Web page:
So what does feeling differently- whether in the form of radical healing or love-politics look like? Why and how is this necessary even as Black and Brown folks are facing immense material need and are disproportionately devastated from COVID because of racial capitalism, as Dr. Whitney Pirtle shows? After all, a justifiable critique might point out that individual acts of kindness are insufficient when racial, economic, health, and other injustices are structural problems that demand structural solutions.
For one, these approaches are about how we need care on every level of society. The need for care and love includes but also extends beyond the interpersonal. Divest/invest campaigns demand care from institutions and systems- hence youth and parent-led campaigns for “Counselors not Cops” in schools. It is not enough for electeds to make empty proclamations of love: meaningful care for Black and Brown communities requires those with power over local, regional, and national budgets to put their money where their mouths are. For example, as the BIPOC youth-led organizations in the Invest in Youth campaign in Long Beach, California, pointed out, only $204 of the city budget is spent on positive youth development programs, while $10,500 is spent on each youth arrest. Such movements press us to think more imaginatively about what care on a collective level could look like: what if we instead invested those abundant resources into systems of care rather than punishment, so that we could all thrive?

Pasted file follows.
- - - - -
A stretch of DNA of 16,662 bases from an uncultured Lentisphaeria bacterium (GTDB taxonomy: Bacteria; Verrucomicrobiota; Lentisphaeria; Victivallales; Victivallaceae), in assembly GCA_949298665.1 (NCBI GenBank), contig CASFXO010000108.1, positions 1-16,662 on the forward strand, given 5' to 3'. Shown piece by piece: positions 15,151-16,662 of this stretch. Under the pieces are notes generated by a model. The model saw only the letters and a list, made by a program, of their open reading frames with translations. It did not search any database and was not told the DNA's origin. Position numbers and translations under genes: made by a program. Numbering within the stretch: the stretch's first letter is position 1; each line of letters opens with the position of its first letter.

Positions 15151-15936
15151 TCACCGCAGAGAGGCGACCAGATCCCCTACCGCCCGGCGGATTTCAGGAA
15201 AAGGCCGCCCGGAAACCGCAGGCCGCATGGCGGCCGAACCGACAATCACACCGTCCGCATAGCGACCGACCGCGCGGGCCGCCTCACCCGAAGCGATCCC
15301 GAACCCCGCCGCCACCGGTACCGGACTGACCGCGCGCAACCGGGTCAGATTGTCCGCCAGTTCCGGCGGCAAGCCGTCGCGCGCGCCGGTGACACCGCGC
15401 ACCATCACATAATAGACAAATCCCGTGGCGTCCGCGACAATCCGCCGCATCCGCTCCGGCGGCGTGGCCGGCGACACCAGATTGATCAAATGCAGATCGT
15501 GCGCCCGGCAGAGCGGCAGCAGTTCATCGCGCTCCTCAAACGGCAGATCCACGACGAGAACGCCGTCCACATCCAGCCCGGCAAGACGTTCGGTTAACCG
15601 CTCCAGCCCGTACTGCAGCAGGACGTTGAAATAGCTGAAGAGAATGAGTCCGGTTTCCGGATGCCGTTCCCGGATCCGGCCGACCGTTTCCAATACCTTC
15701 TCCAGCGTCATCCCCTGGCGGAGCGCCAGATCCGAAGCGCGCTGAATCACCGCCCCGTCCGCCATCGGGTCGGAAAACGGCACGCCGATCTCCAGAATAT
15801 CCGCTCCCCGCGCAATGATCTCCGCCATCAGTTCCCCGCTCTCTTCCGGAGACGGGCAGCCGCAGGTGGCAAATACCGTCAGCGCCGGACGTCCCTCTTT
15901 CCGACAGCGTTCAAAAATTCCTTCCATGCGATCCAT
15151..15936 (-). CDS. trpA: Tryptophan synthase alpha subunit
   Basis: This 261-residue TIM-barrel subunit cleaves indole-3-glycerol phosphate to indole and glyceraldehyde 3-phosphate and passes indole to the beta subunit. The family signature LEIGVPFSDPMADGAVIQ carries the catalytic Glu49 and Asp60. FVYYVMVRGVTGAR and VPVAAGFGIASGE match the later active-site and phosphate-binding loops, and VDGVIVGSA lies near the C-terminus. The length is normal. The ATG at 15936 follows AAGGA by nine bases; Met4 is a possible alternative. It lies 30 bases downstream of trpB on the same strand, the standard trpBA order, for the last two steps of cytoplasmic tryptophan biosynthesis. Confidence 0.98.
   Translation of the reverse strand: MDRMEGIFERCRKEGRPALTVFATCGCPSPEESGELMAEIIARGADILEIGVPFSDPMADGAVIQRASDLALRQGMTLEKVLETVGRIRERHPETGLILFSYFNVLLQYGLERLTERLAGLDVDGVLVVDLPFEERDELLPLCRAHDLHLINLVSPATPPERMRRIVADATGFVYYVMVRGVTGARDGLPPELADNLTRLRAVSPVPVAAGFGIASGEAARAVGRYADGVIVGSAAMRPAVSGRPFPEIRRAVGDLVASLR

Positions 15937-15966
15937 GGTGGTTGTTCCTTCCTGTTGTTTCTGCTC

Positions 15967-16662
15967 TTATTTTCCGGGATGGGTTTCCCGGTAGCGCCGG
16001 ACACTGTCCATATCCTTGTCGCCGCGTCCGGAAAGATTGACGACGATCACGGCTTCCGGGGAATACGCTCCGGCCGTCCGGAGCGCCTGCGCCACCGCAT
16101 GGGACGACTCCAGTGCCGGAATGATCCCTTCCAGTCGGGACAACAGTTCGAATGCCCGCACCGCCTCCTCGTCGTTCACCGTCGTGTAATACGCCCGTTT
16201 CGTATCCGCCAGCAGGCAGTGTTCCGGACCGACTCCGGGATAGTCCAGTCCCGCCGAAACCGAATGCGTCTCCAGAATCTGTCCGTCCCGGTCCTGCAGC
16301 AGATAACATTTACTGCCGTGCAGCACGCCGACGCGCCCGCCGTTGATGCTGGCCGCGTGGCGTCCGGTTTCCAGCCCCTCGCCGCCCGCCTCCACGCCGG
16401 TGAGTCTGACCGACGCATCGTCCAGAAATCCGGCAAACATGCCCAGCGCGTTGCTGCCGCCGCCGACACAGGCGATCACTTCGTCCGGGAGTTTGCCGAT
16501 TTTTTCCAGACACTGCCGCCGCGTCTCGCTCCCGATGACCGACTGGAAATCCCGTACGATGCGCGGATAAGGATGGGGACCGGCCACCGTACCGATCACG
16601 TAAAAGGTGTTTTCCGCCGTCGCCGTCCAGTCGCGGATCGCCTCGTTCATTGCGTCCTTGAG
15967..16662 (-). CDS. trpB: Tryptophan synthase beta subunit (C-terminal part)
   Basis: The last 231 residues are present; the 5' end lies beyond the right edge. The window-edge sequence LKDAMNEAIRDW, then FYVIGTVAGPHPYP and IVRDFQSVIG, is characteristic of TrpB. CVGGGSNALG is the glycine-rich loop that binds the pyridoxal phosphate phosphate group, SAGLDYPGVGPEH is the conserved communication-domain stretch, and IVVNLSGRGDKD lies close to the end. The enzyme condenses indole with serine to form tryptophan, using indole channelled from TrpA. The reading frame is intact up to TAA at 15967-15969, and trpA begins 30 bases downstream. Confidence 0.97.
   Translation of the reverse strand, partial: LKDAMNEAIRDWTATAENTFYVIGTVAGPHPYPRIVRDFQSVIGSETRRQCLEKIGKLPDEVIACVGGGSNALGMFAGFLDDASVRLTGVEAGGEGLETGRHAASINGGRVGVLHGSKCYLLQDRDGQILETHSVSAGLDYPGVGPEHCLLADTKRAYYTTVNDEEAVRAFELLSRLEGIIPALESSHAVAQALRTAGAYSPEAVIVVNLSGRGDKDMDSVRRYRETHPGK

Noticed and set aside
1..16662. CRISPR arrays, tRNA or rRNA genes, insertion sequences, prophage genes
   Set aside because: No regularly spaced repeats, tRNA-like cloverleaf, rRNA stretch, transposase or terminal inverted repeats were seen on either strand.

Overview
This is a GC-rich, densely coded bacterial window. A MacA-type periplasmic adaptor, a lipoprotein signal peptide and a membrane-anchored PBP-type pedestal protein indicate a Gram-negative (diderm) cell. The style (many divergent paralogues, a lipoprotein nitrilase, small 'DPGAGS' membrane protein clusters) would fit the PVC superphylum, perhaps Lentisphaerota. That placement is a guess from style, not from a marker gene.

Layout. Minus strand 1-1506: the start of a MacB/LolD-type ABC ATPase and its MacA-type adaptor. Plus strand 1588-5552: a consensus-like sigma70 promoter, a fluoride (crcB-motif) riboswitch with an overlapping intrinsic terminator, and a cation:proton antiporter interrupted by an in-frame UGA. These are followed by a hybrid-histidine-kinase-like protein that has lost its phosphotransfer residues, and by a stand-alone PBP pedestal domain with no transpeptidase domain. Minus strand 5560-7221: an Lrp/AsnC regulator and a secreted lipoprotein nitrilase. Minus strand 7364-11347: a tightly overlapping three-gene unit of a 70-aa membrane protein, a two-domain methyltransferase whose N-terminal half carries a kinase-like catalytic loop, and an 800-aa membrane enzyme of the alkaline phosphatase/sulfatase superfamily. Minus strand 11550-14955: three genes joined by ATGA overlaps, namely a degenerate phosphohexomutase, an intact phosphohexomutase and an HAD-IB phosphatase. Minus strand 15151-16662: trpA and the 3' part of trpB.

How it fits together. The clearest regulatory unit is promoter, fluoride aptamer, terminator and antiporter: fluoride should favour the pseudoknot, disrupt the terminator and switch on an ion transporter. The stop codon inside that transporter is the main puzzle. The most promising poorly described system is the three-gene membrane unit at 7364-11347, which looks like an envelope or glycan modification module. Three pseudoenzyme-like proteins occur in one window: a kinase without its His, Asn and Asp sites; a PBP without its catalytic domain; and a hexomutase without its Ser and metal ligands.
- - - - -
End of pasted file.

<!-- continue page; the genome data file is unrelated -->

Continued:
Second, such campaigns are also shaped by how organizations and communities already practice meaningful love and care for each other. This manifests as listening to each other and providing emotional support in the face of multiple levels of trauma. It means enacting new ways of being with each other that do not reproduce oppressive dynamics- for example, ensuring that marginalized folks are heard first in discussions. It also looks like the mutual aid networks that stepped in during the pandemic, continuing long legacies of marginalized communities’ care for each other amidst governmental abject neglect. Many BIPOC organizations have been meeting basic needs for their youth members, some of whom have become the sole providers for their family. While it should not be the case that everyday people have to fill in for the role that a social safety net should play, it also shows us how folks are prefiguring- that is, realizing in action- the type of society we should have.